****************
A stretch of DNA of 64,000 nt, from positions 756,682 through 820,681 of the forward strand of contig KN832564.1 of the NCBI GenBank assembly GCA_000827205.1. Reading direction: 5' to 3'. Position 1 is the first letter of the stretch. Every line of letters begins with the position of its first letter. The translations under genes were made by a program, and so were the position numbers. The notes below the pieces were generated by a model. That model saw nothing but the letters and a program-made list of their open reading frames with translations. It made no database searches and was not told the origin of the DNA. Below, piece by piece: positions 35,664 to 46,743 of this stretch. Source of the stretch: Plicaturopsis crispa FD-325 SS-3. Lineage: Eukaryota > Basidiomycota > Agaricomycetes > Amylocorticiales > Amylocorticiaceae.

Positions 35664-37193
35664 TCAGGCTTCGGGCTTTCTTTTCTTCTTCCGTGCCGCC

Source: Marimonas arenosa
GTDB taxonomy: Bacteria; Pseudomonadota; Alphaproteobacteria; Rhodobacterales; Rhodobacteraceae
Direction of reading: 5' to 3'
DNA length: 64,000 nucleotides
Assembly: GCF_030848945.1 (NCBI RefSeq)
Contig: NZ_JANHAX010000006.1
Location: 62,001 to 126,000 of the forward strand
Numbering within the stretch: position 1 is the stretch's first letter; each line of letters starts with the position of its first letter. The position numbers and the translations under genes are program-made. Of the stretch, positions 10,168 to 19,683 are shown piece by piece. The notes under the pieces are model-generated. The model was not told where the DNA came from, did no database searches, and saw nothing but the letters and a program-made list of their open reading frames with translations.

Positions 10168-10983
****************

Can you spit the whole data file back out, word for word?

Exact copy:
A stretch of DNA of 64,000 nt, from positions 756,682 through 820,681 of the forward strand of contig KN832564.1 of the NCBI GenBank assembly GCA_000827205.1. Reading direction: 5' to 3'. Position 1 is the first letter of the stretch. Every line of letters begins with the position of its first letter. The translations under genes were made by a program, and so were the position numbers. The notes below the pieces were generated by a model. That model saw nothing but the letters and a program-made list of their open reading frames with translations. It made no database searches and was not told the origin of the DNA. Below, piece by piece: positions 35,664 to 46,743 of this stretch. Source of the stretch: Plicaturopsis crispa FD-325 SS-3. Lineage: Eukaryota > Basidiomycota > Agaricomycetes > Amylocorticiales > Amylocorticiaceae.

Positions 35664-37193
35664 TCAGGCTTCGGGCTTTCTTTTCTTCTTCCGTGCCGCC

Source: Marimonas arenosa
GTDB taxonomy: Bacteria; Pseudomonadota; Alphaproteobacteria; Rhodobacterales; Rhodobacteraceae
Direction of reading: 5' to 3'
DNA length: 64,000 nucleotides
Assembly: GCF_030848945.1 (NCBI RefSeq)
Contig: NZ_JANHAX010000006.1
Location: 62,001 to 126,000 of the forward strand
Numbering within the stretch: position 1 is the stretch's first letter; each line of letters starts with the position of its first letter. The position numbers and the translations under genes are program-made. Of the stretch, positions 10,168 to 19,683 are shown piece by piece. The notes under the pieces are model-generated. The model was not told where the DNA came from, did no database searches, and saw nothing but the letters and a program-made list of their open reading frames with translations.

Positions 10168-10983